The evidence around safe use of vaporizers is not yet conclusive. Much research is necessary to scientifically resolve the issue of medical marijuana use, yet research itself seems to be controversial. The Multidisciplinary Association for Psychedelic Studies (MAPS) sponsored solid scientific research from 1993 to 2002. However, the association claims that the US National Institute on Drug Abuse (NIDA) has discouraged further vaporizer research by enforcing a tight monopoly on the supply of marijuana that can be used in research. This has been interpreted as an unwelcome triumph of Drug War politics over science.13-14

Finally, access to, or compliance with, using vaporizers may also be an issue. There are dozens of models of cannabis vaporizers on the market and some are not cheap. They run anywhere from around $50 to upwards of $550 for the Volcano vaporizer. For many people, a vaporizer may be a luxury item. For many others, a vaporizer may be simply unaffordable. Why invest in a vaporizer when you can simply light up for much cheaper?

Debate surrounding the use of substances such as cannabis and tobacco, with or without a vaporizer, continues. Smokers continue to indulge in cigarettes and cannabis users toke their joints. The use of vaporizers is relatively new and still under scrutiny but hopefully further research will prove them to be effective, safe and affordable tools for smokers.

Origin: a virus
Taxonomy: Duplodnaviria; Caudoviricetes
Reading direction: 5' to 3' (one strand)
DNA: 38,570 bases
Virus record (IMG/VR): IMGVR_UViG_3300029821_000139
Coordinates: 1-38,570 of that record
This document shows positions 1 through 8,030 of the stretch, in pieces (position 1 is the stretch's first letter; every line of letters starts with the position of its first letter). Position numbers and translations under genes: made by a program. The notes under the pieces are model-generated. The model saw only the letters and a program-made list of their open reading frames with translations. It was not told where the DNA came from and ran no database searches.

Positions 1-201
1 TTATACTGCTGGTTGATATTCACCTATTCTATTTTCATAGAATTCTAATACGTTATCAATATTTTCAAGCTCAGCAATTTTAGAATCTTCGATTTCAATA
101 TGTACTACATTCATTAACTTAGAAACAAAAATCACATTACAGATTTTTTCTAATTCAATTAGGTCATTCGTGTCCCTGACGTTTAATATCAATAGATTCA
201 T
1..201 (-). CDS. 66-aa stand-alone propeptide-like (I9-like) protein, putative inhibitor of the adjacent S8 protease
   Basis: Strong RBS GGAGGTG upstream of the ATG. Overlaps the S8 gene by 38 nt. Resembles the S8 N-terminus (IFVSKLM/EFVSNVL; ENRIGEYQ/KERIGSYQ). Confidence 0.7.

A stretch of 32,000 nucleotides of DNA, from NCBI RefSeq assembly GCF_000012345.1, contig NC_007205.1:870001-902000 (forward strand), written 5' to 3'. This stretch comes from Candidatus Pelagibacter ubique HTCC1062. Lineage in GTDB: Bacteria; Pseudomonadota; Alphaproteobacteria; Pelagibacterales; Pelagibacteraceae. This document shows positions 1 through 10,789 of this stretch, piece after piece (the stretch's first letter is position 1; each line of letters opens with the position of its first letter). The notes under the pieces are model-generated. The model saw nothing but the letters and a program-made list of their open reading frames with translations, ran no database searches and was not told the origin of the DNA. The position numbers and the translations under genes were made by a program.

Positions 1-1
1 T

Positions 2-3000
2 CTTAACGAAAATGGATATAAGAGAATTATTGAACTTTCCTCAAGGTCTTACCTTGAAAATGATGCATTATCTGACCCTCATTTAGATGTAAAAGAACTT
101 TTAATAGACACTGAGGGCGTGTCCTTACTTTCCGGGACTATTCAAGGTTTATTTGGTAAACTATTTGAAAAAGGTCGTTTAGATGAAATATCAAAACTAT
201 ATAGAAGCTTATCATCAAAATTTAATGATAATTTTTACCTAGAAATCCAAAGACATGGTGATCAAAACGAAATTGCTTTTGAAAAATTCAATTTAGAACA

About the author

 Mridula is a Vancouver writer and researcher. She is currently a Program Coordinator at Canadian Mental Health Association, BC Division

Footnotes:
  1. US Department of Health and Human Services, Office of the Surgeon General. (2004). The health consequences of smoking: A report of the Surgeon General. www.surgeongeneral.gov/library/smokingconsequences.